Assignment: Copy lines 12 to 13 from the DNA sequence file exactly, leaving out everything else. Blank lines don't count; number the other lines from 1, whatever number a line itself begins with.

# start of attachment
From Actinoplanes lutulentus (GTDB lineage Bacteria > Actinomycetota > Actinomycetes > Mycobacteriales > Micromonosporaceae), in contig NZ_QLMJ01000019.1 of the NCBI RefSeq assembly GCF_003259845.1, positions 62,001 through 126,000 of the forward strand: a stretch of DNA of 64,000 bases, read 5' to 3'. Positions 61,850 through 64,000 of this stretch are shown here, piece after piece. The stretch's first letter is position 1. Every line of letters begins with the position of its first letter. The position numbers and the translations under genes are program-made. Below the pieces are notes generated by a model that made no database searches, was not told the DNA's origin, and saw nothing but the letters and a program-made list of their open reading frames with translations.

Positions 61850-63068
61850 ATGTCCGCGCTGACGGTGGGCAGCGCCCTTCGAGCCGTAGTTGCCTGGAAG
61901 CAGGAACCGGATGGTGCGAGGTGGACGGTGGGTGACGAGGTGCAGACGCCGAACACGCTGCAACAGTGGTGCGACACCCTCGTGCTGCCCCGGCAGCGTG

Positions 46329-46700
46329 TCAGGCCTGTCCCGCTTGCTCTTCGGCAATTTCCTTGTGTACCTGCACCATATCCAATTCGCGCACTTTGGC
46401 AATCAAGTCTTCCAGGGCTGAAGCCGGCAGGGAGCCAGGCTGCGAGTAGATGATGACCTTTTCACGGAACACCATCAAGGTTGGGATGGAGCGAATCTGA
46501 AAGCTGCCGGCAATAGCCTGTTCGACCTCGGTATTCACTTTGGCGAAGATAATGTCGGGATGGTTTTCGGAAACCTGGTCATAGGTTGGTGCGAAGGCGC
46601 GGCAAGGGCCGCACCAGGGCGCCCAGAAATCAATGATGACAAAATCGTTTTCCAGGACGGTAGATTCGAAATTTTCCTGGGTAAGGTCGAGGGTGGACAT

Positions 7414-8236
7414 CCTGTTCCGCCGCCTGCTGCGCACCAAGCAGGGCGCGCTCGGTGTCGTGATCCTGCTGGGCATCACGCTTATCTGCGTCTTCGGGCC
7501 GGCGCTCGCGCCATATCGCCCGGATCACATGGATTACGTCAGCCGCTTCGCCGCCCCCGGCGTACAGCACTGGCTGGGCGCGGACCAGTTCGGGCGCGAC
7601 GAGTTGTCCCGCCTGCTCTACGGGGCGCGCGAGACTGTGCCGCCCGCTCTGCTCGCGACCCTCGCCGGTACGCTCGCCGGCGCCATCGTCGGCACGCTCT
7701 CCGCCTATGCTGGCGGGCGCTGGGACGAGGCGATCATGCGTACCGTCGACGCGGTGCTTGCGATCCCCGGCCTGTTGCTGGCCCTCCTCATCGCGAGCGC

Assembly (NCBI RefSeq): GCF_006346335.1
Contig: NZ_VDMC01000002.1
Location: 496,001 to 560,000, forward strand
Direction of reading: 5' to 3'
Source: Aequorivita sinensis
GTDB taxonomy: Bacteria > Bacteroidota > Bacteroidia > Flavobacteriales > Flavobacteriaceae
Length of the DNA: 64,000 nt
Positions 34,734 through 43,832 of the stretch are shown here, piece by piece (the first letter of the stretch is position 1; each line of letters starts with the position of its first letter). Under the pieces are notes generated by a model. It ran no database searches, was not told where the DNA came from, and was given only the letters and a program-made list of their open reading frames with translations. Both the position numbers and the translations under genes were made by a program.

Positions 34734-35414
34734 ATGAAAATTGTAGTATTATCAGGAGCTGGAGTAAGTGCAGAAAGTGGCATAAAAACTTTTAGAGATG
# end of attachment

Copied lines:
7501 GGCGCTCGCGCCATATCGCCCGGATCACATGGATTACGTCAGCCGCTTCGCCGCCCCCGGCGTACAGCACTGGCTGGGCGCGGACCAGTTCGGGCGCGAC
7601 GAGTTGTCCCGCCTGCTCTACGGGGCGCGCGAGACTGTGCCGCCCGCTCTGCTCGCGACCCTCGCCGGTACGCTCGCCGGCGCCATCGTCGGCACGCTCT